Carbohydrate connection: a macrocyclic bis-thiourea catalyst allows the Jacobsen group to create a ß-glycoside.


Researchers take superresolution microscopy to the next level

New method, dubbed MINFLUX, achieves nanometer resolution and fast analysis by combining the best of earlier imaging techniques

An array of fluorescent molecules (left) can be better resolved by MINFLUX (center) than by PALM/STORM (right).

Existing superresolution fluorescence microscopy methods such as STED and PALM have trouble imaging molecules with spatial resolution better than 20 to 40 nm. A new superresolution method called MINFLUX combines aspects of those earlier methods to resolve molecules just 6 nm apart with nanometer precision. The method is fast enough for short- and long-range tracking of individual molecules (Science 2016, DOI: 10.1126/science.aak9913).

STED and PALM (and the related technique STORM) distinguish densely packed features by allowing isolated molecules to fluoresce while those around them remain dark. The methods differ in how they determine the position of that fluorescence. In STED, a laser beam focused into a doughnut shape turns off fluorescence beneath the beam but not at the doughnut’s center. In PALM, fluorescent molecules are randomly switched on and off repeatedly so that only a few well-separated ones are activated at a time. The position of the activated molecules is determined with a camera.

“The strength of STED is that the doughnut always determines where the molecules are on and off and hence where the signal comes from,” says Stefan W. Hell of the Max Planck Institute for Biophysical Chemistry, who won the 2014 Nobel Prize in Chemistry for STED and leads the team that invented MINFLUX. On the other hand, “the strength of PALM is that you’reworking with individual molecules.” But the disadvantage of PALM is that those fluorescent molecules must emit many thousands of photons in order for scientists to get enough fluorescence intensity to determine their positions precisely.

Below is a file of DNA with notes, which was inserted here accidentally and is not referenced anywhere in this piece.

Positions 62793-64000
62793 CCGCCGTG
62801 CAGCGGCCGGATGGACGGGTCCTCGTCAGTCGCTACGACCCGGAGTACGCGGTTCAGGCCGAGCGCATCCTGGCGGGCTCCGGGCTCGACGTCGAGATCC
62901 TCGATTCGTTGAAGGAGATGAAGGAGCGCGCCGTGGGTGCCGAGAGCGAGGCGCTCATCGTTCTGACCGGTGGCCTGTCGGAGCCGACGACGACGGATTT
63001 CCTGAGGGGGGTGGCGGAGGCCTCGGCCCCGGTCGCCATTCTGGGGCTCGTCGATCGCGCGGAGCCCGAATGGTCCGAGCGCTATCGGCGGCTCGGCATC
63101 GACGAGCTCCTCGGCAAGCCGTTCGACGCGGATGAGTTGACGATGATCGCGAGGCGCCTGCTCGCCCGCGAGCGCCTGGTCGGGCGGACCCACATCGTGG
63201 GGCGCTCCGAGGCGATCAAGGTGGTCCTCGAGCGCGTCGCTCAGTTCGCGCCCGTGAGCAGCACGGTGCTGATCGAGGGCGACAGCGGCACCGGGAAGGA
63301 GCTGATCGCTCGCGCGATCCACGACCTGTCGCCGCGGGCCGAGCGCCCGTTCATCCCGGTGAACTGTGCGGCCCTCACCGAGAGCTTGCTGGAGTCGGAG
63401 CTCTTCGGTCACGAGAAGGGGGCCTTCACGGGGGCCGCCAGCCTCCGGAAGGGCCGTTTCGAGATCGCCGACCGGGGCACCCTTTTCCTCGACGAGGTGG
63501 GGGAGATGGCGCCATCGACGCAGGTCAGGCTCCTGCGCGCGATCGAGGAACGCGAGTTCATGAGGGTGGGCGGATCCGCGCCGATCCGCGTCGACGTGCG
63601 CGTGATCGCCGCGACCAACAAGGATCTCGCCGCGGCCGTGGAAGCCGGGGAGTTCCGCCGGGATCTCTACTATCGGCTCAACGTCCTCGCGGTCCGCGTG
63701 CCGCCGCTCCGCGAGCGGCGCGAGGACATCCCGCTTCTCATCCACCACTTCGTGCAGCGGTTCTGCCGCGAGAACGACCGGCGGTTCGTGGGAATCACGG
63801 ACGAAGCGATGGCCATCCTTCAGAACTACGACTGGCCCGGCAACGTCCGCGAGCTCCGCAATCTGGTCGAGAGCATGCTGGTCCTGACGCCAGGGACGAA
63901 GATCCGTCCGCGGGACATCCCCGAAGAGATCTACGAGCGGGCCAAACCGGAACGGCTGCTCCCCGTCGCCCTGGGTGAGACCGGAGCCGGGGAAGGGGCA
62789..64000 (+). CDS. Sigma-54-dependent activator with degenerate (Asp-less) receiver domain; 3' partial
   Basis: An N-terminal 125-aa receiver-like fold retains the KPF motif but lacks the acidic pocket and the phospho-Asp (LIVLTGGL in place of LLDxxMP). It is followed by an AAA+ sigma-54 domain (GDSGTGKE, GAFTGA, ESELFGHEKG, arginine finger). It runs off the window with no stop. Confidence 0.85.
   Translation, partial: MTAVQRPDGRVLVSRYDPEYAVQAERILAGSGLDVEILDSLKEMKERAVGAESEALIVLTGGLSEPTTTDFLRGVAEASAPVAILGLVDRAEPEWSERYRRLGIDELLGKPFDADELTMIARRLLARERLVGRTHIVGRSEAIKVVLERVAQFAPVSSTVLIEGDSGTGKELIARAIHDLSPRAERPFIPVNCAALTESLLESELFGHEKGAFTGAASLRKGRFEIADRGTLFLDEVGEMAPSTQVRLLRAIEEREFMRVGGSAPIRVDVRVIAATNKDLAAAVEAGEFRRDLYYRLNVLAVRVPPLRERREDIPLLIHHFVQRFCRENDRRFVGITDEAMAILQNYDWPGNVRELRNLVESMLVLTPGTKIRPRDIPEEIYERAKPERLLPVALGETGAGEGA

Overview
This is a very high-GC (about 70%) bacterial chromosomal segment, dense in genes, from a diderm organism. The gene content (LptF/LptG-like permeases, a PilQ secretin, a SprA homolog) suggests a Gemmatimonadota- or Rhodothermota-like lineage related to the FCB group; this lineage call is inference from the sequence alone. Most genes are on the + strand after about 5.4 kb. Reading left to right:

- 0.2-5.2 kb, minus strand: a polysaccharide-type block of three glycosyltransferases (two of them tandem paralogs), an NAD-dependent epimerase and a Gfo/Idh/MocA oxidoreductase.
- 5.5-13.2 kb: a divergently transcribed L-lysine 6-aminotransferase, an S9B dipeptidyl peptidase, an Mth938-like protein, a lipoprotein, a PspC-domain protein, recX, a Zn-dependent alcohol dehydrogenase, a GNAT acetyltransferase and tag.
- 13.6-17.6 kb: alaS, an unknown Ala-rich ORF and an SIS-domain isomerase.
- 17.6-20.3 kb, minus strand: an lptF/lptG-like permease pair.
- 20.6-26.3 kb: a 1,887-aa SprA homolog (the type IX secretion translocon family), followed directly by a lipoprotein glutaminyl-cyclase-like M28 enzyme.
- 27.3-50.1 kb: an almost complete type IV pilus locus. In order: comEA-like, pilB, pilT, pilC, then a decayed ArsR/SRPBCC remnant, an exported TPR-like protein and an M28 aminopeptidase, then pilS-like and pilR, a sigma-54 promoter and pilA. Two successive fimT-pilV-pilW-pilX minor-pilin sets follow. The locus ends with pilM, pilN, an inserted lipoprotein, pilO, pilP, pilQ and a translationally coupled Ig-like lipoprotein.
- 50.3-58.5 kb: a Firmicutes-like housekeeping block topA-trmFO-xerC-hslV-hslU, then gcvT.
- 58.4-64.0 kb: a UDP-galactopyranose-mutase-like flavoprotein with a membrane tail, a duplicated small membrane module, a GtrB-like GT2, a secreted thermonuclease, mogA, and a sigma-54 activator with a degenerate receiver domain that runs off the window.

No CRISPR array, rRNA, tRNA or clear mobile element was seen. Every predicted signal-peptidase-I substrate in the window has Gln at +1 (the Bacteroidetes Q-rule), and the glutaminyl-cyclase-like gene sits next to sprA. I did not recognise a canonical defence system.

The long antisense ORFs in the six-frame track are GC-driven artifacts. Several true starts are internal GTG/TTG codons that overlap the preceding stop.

In the new method, Hell, Francisco Balzarotti, also at the Max Planck Institute for Biophysical Chemistry, and coworkers usea doughnut-shaped laser beam for exciting fluorescence instead of turning it off. Because there’s no light intensity in the doughnut hole, a molecule located entirely within the hole won’t fluoresce. But a molecule that’s even slightly offset from the hole does fluoresce. How much it fluoresces depends on how far it is from the beam’s zero-intensity center. By scanning the doughnut in a defined pattern over the sample, the researchers can determine the precise position of a molecule from how its fluorescence emission changes.

“Because we can relate the position of the molecule to the ‘zero’ of the doughnut, many fewer photons are required to find out the position of the molecule than in PALM,” Hell says.

The team used a molecular assembly strategy called DNA origami to construct two arrays of fluorescent molecules at defined distances from one another: 11 nm in one array and 6 nm in the other. MINFLUX determined the molecules’ positions with a precision of 2.1 nm and 1.2 nm, respectively.